Like many this morning I have woken up to the news that Robin Williams has died, apparently a suicide after a long battle with depression. Whether you liked his comedy and acting or not, there is no denying that Williams was phenomenally successful and, by the metrics of most of us, should have been happy, whatever that means, and yet he fought his demons every day. I do not want to talk about depression too much, for others do it better than I, but I do believe that it and other issues of mental rather than physical health are still brushed under the carpet in this day and age, as if something invisible, by virtue of its invisibility, does not exist. If Williams’ death opens up more of a debate about these issues and greater understanding of them, then that might be something good to come out of a dark time.
I found his comedy and can’t-sit-still personality rather difficult to watch, but I think it needs to be pointed out that he was also a particularly fine actor, and when one talks of comics turned actors, there are precious few of those around. While many will think of Dead Poets Society and Good Will Hunting (which, lest we forget, was written by its stars Affleck and Damon), the two Williams roles I remember most are the ones which play against type. For a start there is his performance as the homeless Parry in Terry Gilliam’s typically sprawling and epic The Fisher King – he received an Oscar Nomination for Best Actor for this and rightly so.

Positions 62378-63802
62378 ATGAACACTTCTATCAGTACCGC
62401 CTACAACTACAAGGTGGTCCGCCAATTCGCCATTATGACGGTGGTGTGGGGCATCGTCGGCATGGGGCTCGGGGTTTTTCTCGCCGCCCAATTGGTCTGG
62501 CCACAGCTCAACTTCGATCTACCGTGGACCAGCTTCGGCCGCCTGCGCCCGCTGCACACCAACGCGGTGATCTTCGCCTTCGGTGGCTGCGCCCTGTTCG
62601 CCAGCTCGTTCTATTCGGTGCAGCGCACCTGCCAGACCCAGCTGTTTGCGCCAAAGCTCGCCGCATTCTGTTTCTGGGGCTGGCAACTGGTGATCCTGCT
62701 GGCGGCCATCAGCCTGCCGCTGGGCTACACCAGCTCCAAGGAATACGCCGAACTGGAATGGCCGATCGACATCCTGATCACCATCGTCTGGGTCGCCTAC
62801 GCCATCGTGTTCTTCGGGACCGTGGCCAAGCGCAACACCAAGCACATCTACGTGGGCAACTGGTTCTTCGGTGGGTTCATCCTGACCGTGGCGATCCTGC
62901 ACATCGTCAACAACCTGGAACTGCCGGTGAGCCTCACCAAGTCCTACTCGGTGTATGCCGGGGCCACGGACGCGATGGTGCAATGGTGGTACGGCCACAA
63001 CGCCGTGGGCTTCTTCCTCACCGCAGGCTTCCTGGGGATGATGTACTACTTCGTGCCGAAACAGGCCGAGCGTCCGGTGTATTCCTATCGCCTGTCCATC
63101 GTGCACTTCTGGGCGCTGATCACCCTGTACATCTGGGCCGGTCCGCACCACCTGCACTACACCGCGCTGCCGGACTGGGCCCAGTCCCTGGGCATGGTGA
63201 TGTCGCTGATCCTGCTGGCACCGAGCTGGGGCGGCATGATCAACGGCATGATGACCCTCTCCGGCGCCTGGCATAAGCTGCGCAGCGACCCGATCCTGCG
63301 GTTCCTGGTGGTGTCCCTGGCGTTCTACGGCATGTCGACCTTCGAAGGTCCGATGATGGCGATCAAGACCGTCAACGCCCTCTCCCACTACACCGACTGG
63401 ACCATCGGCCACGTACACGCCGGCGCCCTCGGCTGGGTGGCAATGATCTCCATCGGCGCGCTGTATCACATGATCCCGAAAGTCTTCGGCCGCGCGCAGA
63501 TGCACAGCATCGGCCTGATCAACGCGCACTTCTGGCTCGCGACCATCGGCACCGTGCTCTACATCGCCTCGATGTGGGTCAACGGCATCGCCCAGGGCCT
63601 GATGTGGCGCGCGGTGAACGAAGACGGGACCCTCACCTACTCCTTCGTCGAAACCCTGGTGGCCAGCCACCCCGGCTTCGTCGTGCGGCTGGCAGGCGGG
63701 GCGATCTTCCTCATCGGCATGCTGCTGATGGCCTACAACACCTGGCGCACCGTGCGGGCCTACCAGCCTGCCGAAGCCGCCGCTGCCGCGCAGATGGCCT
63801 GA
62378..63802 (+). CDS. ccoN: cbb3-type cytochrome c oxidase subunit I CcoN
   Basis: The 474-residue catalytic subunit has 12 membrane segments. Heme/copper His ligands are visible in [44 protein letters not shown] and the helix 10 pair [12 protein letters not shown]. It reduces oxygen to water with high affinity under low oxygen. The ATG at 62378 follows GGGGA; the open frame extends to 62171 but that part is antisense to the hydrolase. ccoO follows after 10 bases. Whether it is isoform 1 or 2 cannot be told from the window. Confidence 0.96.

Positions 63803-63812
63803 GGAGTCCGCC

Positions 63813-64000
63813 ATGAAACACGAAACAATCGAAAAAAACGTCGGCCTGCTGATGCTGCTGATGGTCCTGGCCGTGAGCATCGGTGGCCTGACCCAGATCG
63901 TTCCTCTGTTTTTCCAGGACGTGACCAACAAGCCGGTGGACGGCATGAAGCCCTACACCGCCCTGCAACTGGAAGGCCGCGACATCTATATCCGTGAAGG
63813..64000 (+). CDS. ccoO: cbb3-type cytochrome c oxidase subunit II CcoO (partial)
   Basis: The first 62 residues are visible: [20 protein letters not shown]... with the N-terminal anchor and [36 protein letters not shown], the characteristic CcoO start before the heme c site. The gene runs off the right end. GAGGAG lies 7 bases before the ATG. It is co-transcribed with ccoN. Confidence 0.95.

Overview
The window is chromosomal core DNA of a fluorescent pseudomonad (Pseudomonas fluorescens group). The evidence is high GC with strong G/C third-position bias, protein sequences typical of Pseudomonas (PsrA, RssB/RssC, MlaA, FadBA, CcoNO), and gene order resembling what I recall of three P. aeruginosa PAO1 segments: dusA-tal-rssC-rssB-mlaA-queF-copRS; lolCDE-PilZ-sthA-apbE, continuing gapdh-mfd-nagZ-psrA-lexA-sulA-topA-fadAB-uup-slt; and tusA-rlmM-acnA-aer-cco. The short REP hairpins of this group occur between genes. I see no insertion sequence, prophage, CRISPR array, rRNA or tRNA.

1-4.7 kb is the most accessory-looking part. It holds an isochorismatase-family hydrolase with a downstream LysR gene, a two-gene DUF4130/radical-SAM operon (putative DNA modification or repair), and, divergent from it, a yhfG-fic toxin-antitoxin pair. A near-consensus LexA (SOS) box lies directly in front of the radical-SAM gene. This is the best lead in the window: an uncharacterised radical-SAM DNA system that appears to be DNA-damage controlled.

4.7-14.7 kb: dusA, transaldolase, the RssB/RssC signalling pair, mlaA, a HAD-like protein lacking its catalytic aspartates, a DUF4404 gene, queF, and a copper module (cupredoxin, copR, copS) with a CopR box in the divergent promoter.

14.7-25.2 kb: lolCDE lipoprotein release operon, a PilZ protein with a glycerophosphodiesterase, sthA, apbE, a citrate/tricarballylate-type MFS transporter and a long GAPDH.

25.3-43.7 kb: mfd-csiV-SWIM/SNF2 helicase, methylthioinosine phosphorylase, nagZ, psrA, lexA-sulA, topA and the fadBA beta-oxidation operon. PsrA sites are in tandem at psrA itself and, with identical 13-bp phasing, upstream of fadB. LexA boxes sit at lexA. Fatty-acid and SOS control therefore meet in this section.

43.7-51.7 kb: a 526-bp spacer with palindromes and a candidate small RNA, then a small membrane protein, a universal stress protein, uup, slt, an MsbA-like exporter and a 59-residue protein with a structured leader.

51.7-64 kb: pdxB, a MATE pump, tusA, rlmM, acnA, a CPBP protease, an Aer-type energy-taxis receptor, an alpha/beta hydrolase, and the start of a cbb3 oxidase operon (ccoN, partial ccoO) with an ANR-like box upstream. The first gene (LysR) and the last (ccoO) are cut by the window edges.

My favourite Williams role by a mile, however, is in the far less known One Hour Photo. It is not as big a film (in any sense) as The Fisher King, but I admire actors who take the decision to play against type, better still when they are able to pull it off so convincingly. What Williams achieves in this role as the shy, introverted, obsessive worker is to remind us that, actually, he was not just a comedian, he was also a superb actor. Seeing Williams play this role just makes me even more uneasy about the character he plays. Can you name any other comedians who play roles in films which are not just parodies of themselves? It is a very short list.
We know that composers have battled depression too, had what used to be called “the artistic temperament”, but is now more readily understood as depression of one sort or another. Schubert, Tchaikovsky (who once stood in the middle of a lake in winter awaiting death), and my spiritual colleague Gurney all experienced it and many others too. It is terribly sad that some people get to the stage that they feel it is all for nothing, but, at least in Williams’ case, a significant corpus of work will remain as testament to his talent. For his family and friends, though, nothing will lessen their confusion, sadness and impotence on a day like today. I feel for them.